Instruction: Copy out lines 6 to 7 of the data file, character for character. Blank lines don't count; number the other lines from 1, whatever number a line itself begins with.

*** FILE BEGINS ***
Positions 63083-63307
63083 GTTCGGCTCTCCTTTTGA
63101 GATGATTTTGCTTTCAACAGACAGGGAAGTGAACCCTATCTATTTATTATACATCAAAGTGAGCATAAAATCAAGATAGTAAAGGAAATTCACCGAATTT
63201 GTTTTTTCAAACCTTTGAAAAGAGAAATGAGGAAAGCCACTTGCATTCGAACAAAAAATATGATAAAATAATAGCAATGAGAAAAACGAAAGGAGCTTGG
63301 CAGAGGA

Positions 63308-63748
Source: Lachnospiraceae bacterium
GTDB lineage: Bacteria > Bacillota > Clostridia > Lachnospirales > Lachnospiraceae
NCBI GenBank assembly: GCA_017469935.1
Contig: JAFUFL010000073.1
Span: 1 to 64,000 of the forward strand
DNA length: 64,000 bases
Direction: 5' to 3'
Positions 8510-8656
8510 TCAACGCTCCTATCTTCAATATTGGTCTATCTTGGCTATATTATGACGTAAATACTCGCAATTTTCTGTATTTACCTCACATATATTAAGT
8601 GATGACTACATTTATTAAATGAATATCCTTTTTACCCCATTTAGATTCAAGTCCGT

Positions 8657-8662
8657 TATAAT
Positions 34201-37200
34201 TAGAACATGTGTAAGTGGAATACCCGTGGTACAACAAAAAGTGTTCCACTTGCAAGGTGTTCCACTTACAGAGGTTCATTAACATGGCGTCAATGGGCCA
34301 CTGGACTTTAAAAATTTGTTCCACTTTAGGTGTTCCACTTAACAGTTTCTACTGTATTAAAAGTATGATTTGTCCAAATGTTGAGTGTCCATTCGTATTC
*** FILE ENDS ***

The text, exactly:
Positions 63308-63748
Source: Lachnospiraceae bacterium